COUNTRY RANKINGS Kate Hyewon Oh Aug 23, 2016 Being creative in the era of absolute value xxOnce excited about the glamour on the stage produced and presented by the brand, people now want to go backstage to see what the brand really looks like in its natural state.
“Absolute Value,” a new theory by Itamar Simonson, a professor of marketing in The Graduate School of Business, Stanford University, has created quite a buzz in the marketing industry. With access to nearly all the information thanks to the spread of the internet and mobile, consumers will no longer be fascinated by relative value that is created through branding and marketing. Instead, they pursue absolute value of the product. Where else but Korea is the best place to prove this new theory?
Korea is a well-acknowledged heaven for web and mobile users. According to ‘2015 Survey on the Internet Usage’ by Korean Ministry of Science, ICT and Future Planning, internet usage rate of Korean population reaches 85.1 percent with over 41 million users. In terms of households, 98.8 percent of total have access to internet. Moreover, Korea is fourth among world’s nations in smartphone penetration. 83 percent of Koreans are using smartphones according to study by Digieco, a research center of KT, Korean telecom company.
In Korea, consumers use IT as “a weapon in their daily lives” to share and disseminate the information they have. A flood of product reviews and comments neutralizes marketing messages to become critical standards for purchasing decisions. Consumers are eager to test products for themselves and let others know the truth they found. It is easy to spot these consumer reviews on cosmetics, food & beverages, IT devices and many other product categories in Korea.
While product placement is prevalent in Korean TV shows, excessive brand bombardment can easily trigger criticism and ridicule from consumers. Megahit Korean drama “Descendants of the Sun” either could not avoid such criticism for excessive product placement in that some people nicknamed it “Descendants of the Advertising.” Even few brands had to clarify the fact that their product’s exposure on drama was not a result of product placement but of being naturally used as props.
Now most teaser campaigns fail to maintain its mystery and have its cover blown, like movie spoilers, even sometimes lowering consumers’ expectation for the brand. Consumers merely refer to product reviews by powerful bloggers who are sponsored by brands. They are keen to find out whether the reviews are sponsored or not, and would rather find non-sponsored, pure reviews between consumers more trustworthy.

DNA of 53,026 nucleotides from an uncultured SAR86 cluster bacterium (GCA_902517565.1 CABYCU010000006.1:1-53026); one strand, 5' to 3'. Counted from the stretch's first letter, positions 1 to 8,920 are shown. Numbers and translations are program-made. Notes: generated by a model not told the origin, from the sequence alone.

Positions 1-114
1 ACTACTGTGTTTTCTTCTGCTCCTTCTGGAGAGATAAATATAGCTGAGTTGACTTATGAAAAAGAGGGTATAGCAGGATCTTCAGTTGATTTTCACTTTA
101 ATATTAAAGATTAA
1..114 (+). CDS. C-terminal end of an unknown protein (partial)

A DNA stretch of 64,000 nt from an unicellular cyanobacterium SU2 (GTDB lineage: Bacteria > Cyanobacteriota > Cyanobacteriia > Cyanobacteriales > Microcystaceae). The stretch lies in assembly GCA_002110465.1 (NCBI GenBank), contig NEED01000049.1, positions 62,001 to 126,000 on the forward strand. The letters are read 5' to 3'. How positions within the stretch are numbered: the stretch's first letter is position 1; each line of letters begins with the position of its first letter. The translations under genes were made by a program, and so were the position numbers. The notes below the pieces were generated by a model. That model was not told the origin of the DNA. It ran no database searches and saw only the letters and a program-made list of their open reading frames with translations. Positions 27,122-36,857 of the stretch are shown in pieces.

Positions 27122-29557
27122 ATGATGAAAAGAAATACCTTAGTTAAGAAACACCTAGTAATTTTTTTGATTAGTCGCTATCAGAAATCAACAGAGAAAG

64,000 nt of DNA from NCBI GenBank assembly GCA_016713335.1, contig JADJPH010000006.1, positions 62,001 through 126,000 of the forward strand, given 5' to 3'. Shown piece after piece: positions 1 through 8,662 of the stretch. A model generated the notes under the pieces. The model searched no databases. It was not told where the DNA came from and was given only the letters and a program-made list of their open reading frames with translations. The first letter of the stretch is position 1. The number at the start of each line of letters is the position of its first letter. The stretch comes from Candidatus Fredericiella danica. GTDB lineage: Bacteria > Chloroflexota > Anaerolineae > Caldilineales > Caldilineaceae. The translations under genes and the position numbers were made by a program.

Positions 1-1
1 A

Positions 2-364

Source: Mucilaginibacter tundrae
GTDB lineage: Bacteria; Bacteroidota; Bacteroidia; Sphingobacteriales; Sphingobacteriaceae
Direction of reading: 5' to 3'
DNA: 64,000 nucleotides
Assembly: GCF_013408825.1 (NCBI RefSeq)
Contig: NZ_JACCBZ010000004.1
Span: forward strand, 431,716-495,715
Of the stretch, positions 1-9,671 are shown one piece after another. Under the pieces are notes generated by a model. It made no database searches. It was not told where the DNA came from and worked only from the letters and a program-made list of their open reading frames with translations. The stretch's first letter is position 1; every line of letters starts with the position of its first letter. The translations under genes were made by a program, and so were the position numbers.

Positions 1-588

Once excited about the glamour on the stage produced and presented by the brand, people now want to go backstage to see what the brand really looks like in its natural state, and then they will accept the brand. Consequently, brands living in this new era are looking for their “absolute value.” They hunt for evidence to be recognized by consumers, go for objective validation, and even disclose their entire manufacturing process to the public.
For example, one dairy products company in Korea operates research center dedicated to studying mother’s milk. Believing that mother’s milk is a perfect food for babies, dozens of professionals in related fields analyze thousands of breast milks and baby’s excrements to do research on ingredients and to develop baby food that is closest to mother’s milk. The brand also shared an online video explaining how the baby food is manufactured so that consumers can easily understand and be emotionally engaged into the product.
Then how should creatives respond to such changes? One thing is for sure. In this new era of absolute value, we need new weapons, new mindsets. Instead of packaging the product to make it conspicuous, we need to think about what its absolute value is. We should face the reality where consumers trust, and engage with the sincere effort to deliver such value to them.
One example would be emphasis on humanity for devices that carries cutting-edge technology. For Virtual Reality devices, we need to go beyond delivering how real and immersive the experience is. This is when creatives come in. The absolute value of VR can be solving challenges in society. With the help of VR devices, people can conquer their common fears such as fear of public speaking or fear of heights. Furthermore, consumers are invited to participate in VR training themselves, and its effectiveness is backed up by research by doctors and professionals. It is more than technology. It is about empowering people and achieving potential.
Indeed, it is time to ponder the relevant mindset of creatives in the era of absolute value.
Kate Hyewon Oh is VP and ECD with Cheil Worldwide